After a number of high profile corporate governance failings, such as those relating to BHS and Sports Direct, the UK Parliament’s Business, Innovation, and Skills (BIS) Committee recently launched a corporate governance inquiry.

The inquiry will look at a number of key issues, but in particular will be focused on executive pay, directors’ duties, and the composition of boardrooms, including worker representation and gender balance in executive positions.

Terms of Reference

With regards to directors’ duties, the terms of reference of the inquiry include:

On the subject of executive pay, the inquiry will examine:

With regards to the composition of boards, the areas to be examined include:

Need for Good Corporate Governance

"Private enterprise and a respected business community is vital to the UK's future prosperity and contributes to the funding of our schools, hospitals, and infrastructure,” explained Chair of the BIS Committee, Iain Wright MP. “Irresponsible business behaviour and poor corporate governance ill serves workers, but it also tarnishes the reputation of business and undermines public trust in enterprise.”

“We need to look again at the laws that govern business and how they are enforced,” he added. “Good corporate governance shouldn't be a hindrance to business; it can contribute to companies' long-term prosperity and performance as well as showing to the world that a business is transparent, accountable and responsible.”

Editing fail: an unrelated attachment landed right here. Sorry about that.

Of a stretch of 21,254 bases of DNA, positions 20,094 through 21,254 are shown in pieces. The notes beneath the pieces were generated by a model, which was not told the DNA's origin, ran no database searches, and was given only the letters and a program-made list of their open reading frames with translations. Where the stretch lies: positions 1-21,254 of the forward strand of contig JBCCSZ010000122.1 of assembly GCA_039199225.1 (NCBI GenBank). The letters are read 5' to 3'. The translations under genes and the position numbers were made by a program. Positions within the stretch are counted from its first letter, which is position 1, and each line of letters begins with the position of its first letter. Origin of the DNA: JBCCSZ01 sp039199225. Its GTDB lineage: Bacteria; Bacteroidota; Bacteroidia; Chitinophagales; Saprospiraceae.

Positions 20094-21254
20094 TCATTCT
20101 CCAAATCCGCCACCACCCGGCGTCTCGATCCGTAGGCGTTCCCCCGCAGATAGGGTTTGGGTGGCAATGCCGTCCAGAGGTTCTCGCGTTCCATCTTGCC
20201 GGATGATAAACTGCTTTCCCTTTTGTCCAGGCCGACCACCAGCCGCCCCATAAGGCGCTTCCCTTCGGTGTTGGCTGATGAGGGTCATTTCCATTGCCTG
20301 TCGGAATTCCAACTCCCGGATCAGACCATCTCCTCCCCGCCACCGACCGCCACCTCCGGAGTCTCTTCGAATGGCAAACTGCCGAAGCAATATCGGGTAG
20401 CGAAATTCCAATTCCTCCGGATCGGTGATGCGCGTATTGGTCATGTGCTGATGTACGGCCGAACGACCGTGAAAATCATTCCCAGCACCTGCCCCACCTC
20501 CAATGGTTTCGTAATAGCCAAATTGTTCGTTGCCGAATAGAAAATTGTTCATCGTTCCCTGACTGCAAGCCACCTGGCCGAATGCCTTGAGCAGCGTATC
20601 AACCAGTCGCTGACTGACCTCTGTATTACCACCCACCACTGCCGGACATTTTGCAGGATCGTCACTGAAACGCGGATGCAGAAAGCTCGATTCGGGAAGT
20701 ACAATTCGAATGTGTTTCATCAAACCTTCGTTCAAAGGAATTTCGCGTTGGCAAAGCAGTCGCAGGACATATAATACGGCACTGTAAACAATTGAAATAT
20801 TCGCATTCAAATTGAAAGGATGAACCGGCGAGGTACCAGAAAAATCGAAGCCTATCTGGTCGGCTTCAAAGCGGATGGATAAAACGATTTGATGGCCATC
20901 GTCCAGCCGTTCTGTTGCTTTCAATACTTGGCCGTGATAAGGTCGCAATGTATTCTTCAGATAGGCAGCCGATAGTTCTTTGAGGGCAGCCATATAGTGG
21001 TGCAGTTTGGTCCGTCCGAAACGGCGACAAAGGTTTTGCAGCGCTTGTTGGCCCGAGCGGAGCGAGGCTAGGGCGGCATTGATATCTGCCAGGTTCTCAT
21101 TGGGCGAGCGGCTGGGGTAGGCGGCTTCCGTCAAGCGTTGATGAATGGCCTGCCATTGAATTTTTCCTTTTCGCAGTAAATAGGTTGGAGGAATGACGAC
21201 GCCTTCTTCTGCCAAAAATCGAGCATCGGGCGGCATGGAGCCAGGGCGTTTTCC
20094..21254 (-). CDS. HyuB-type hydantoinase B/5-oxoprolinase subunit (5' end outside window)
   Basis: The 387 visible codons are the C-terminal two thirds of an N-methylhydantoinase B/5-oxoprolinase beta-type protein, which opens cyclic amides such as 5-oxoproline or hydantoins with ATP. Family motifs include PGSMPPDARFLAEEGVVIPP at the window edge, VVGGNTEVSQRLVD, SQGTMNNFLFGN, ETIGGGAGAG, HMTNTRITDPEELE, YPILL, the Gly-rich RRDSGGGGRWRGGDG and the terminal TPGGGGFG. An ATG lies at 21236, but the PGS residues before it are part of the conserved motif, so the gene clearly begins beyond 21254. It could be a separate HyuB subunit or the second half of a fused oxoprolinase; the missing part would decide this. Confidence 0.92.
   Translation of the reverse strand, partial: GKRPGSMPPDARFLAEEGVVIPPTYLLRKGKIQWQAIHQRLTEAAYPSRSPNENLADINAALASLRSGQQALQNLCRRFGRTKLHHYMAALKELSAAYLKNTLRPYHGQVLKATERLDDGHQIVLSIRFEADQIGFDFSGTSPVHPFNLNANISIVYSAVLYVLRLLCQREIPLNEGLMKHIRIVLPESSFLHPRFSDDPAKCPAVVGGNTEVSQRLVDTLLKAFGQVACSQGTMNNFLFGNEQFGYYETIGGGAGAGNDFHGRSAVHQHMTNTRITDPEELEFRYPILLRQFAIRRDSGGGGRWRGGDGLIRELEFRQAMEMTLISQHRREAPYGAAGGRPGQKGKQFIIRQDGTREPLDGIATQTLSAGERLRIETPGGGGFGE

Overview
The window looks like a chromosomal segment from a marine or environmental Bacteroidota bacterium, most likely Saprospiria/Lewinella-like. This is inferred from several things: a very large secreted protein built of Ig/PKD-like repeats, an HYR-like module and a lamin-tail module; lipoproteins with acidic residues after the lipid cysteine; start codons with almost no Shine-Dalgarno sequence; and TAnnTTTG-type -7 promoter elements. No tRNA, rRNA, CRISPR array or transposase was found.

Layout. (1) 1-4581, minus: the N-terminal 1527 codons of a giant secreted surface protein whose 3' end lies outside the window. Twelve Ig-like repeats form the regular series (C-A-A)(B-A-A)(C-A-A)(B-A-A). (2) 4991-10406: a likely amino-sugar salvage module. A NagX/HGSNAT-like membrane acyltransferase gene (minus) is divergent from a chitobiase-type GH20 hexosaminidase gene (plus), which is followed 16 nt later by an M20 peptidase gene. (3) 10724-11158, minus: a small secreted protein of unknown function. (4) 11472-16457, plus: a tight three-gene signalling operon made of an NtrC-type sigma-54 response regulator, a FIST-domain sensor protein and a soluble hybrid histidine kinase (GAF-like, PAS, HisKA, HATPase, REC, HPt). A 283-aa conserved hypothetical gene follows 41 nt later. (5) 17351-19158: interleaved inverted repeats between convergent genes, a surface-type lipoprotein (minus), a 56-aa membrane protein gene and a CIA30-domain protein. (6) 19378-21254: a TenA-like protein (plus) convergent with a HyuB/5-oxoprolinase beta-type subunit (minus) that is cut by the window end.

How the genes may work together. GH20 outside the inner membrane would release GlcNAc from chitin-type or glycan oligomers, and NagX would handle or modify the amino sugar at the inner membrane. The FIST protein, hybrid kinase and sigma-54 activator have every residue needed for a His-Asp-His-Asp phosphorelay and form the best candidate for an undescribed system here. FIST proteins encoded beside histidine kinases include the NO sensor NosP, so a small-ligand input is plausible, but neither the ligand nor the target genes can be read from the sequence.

Reaction to the Inquiry

Both the Institute of Directors (IoD) and the TUC welcomed the launch of the inquiry.

Simon Walker, Director General of the Institute of Directors commented that the reputation of corporate Britain has not recovered from the financial crisis, and there are important questions that need to be addressed on issues including transparency, executive pay and board diversity.

Frances O’Grady, TUC General Secretary, described the inquiry as “important and timely” and said that the TUC was looking forward to contributing to the Committee’s discussions.

Contains Parliamentary information licensed under the Open Parliament Licence v3.0.

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